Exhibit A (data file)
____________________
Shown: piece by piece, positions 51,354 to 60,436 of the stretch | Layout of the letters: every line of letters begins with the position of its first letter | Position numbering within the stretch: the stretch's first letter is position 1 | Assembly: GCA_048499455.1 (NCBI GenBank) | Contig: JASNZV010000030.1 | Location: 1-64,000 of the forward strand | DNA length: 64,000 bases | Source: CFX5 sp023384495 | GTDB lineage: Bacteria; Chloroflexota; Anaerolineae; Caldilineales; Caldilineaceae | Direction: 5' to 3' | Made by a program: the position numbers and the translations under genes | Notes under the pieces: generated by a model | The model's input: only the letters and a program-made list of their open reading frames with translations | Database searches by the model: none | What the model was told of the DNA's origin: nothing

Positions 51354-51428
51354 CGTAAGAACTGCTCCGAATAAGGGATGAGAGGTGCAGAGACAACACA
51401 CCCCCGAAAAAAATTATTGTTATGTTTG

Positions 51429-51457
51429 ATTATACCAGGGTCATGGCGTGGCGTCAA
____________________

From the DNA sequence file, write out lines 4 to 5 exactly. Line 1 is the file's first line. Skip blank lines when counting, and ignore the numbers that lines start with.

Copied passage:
51401 CCCCCGAAAAAAATTATTGTTATGTTTG

Positions 51429-51457